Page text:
Three benefits of using a family trust for your business
Family trusts can be complicated, and you need to get proper legal and tax advice before deciding to use one.
While they may be complicated, in a common form where the family trust is established as a shareholder of your company, they can offer some potential tax-saving opportunities.
Let’s explore three of these in more detail.
1. Take advantage of the lifetime capital gains exemption
The first area a family trust might help you save tax relates to capital gains. In general, if your company is a Qualified Small Business Corporation that passes certain tests, you may be eligible for a lifetime capital gains exemption when your shares are sold. In addition, each of your family members can also benefit from this exemption.
However, if your company’s common shares are owned by a family trust, the growth in their value is also held by the trust. If the trust’s shares are sold in the future, any gain in their value can therefore be distributed amongst the beneficiaries – often in the manner that the trustee of the trust decides at that time.
Maximizing the exemption across family members can minimize the amount of tax paid on the capital gain.
2. Potential income-splitting with your spouse and children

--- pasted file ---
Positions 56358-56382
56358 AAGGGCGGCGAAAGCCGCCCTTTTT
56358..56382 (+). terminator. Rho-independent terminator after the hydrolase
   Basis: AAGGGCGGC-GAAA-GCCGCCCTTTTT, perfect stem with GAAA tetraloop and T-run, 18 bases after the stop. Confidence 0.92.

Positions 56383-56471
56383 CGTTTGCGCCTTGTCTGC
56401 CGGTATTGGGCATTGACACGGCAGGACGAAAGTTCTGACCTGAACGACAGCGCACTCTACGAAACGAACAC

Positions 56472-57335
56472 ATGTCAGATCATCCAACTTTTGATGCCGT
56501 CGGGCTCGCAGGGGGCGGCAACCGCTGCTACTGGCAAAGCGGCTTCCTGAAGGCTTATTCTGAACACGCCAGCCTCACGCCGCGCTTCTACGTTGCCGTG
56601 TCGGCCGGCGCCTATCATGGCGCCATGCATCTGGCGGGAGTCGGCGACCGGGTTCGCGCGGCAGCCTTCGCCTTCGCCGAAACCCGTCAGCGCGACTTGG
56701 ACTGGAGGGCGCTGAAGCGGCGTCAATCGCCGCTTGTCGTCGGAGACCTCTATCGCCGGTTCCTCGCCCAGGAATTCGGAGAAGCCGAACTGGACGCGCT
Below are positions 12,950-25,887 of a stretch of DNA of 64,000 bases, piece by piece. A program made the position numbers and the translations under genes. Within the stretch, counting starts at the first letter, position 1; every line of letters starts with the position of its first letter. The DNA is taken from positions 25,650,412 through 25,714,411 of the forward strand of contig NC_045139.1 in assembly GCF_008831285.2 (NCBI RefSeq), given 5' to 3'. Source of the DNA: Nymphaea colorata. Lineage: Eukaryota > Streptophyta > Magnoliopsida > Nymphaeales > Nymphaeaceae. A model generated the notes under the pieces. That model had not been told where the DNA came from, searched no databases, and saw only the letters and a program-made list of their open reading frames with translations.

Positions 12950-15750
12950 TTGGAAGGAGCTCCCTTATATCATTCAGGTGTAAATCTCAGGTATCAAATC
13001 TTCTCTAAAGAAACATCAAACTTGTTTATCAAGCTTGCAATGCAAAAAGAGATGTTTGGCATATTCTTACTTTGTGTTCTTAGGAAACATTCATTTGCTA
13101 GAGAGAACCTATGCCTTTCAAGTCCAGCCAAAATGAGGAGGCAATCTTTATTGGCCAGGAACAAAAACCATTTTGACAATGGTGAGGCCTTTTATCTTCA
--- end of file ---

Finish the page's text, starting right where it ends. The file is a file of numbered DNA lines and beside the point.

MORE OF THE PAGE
The second tax-saving opportunity comes from potential income-splitting with your spouse and children generally over the age of 17. As the owner of your company’s common shares, your family trust can be paid dividends.
The dividends can then be distributed to the beneficiaries who will report them as income in the year they’re received. This is a great way to pay for university or help children save for a down payment.
Family members in lower tax brackets will pay less tax on the dividends than those in higher brackets, and by spreading the dividends, tax can be reduced overall.
3. Delay taxation when a beneficiary dies
And finally, a family trust can be used to delay taxation when a beneficiary dies. At death, an individual is deemed to have disposed of their assets at fair market value, and taxes can result.
When a family trust owns the shares of an operating company, the death of an individual beneficiary does not necessarily create a tax liability because they do not own the company’s shares. The individual only receives the benefits of being an indirect shareholder.
Seek advice before setting up a family trust
Before setting up a family trust, you should seek professional advice because this is an involved process where every situation is different. The benefits outlined here have also been simplified, and there may also be many non-tax benefits as well.
The combined expertise of your lawyer, accountant and business advisor can ensure that a family trust is in your best interest and that it is created properly.